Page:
Passeriformes

Passeriformes

Passeriformes is the largest order of birds and includes more than half of the world’s different bird species with more than 5,000 unique species classified as passerines. Often times passerines are called songbirds, but not all of these birds are equally vocally adept.

Some of the most common characteristics shared by these birds include being small to medium in size with an upright posture, relatively vocal with different calls though not always singing elaborate songs, and relatively bright plumage colors or distinct markings. The most prominent characteristic shared by all passerine birds is the arrangement of their toes. Each has four toes, three facing forward and one backward which allows the bird to easily cling to horizontal and nearly vertical perches.

Jays are several species of medium-sized, usually colorful and noisy passerine birds in the crow family. This blog shows photographs of four different species of Jay’s I photographed in Plano, TX, Lost Maples State Park, TX, Rio Grande Valley World Birding Center, TX Lincoln National Forest, NM and Ruidoso, NM.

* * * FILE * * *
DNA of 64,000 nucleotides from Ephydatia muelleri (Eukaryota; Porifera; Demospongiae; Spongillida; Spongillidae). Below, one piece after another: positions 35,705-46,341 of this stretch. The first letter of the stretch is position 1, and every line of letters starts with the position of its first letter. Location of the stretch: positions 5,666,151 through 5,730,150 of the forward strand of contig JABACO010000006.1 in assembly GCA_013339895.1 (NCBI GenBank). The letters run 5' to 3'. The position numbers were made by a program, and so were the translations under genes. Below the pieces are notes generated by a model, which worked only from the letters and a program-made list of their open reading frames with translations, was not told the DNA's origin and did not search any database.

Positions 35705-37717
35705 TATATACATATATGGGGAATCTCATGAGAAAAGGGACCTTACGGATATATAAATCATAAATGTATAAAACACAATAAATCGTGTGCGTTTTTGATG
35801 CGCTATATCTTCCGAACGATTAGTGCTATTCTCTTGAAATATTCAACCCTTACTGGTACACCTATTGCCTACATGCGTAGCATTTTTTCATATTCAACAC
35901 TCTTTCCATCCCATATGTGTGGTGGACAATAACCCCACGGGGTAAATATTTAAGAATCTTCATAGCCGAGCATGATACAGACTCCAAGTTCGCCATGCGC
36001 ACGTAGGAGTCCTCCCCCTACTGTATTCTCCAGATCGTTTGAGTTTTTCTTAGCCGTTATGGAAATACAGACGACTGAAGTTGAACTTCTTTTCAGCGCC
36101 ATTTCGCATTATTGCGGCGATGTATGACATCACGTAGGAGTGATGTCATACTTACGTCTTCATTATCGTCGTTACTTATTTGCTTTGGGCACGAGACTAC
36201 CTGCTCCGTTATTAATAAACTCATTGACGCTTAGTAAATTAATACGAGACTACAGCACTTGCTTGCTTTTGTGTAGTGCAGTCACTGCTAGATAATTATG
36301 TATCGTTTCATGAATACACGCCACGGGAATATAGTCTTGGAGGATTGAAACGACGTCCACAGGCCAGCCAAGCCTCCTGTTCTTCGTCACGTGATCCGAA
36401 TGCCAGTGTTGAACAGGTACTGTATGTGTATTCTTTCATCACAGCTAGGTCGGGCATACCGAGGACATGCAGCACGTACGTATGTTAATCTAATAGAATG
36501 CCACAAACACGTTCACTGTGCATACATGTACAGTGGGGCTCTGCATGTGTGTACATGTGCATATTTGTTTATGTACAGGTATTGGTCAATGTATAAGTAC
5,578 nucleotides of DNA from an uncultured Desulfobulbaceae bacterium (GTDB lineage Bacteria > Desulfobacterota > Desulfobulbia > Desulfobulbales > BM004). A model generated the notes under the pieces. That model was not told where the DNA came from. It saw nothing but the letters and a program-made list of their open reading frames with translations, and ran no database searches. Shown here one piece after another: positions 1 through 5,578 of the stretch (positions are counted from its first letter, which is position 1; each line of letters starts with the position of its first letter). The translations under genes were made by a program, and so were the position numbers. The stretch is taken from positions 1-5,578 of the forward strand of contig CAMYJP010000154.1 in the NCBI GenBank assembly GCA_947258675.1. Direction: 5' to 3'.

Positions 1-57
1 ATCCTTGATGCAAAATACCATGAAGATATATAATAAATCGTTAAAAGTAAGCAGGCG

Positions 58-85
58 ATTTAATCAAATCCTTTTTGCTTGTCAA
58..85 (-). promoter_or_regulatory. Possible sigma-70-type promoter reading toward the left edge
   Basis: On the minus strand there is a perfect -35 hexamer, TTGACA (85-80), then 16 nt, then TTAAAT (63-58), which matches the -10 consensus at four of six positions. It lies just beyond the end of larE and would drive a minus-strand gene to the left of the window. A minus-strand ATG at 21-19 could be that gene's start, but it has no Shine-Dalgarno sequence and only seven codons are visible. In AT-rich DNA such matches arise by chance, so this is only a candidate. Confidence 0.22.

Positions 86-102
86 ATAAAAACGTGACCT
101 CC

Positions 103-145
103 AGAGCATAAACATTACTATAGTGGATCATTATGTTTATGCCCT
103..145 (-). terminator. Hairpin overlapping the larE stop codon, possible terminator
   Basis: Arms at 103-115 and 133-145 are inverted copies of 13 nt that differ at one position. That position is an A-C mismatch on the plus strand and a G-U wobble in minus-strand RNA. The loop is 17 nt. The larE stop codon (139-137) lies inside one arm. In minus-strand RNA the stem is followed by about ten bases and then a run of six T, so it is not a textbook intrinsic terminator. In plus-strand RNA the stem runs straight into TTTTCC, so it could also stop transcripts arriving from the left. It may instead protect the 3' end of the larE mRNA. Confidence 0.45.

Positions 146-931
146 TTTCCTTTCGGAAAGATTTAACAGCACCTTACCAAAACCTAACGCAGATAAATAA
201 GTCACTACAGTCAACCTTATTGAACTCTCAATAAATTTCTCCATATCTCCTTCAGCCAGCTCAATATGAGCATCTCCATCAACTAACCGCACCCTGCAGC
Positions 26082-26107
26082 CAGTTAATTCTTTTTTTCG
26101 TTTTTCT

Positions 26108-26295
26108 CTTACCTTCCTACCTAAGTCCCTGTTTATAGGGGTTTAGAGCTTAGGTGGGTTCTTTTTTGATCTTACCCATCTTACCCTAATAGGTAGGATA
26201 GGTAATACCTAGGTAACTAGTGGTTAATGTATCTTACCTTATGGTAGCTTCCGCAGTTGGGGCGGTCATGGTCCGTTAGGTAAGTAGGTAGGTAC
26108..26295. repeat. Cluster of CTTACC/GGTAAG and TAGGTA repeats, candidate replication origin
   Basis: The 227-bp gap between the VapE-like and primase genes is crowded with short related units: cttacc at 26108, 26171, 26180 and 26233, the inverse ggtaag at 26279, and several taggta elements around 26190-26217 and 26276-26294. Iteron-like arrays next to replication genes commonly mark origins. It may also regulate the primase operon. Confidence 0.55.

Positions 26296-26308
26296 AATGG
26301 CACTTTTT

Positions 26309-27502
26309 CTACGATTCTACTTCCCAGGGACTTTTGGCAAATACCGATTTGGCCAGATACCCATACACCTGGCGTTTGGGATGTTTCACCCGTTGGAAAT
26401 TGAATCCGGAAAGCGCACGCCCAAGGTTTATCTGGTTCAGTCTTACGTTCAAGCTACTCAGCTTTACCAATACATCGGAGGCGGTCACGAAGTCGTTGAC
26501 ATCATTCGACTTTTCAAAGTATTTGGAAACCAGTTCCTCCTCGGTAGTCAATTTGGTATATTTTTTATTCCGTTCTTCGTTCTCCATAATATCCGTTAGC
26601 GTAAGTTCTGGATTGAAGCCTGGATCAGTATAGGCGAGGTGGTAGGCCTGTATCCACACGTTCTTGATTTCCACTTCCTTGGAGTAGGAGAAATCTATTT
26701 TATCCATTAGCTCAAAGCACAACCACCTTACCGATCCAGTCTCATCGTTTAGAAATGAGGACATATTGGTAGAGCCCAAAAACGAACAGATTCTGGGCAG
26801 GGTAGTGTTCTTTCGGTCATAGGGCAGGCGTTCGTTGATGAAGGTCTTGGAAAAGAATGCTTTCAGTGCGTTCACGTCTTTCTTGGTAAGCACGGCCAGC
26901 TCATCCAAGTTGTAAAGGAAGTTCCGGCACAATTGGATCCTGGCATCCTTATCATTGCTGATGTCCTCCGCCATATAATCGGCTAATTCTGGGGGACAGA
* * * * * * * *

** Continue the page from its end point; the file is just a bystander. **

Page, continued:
Blue Jay

1BJ

2BJ

3BJ

4BJ

Green Jay

5GJ

6GJ

7GJ

8GJ

Steller’s Jay

9SJ

10SJ

11SJ

8SJ

Western Scrub Jay

14WSJ

13WSJ

15WSJ

12WSJ

4 thoughts on “Passeriformes”

  1. Michael, I want you to share some of these bird photos (and others) with National Geographic. They are all such unique and great pictures that people would love to see.

  2. It has taken me all week to comment on the jaunty (being kind) Jay birds!!!! I had NO idea there were 4 different ones!!!!! I had heard of a green Jay, but never seen one…?…very pretty…are they. As mean as their blue cousins?? I always love my science lesson….thanks for including g me…?

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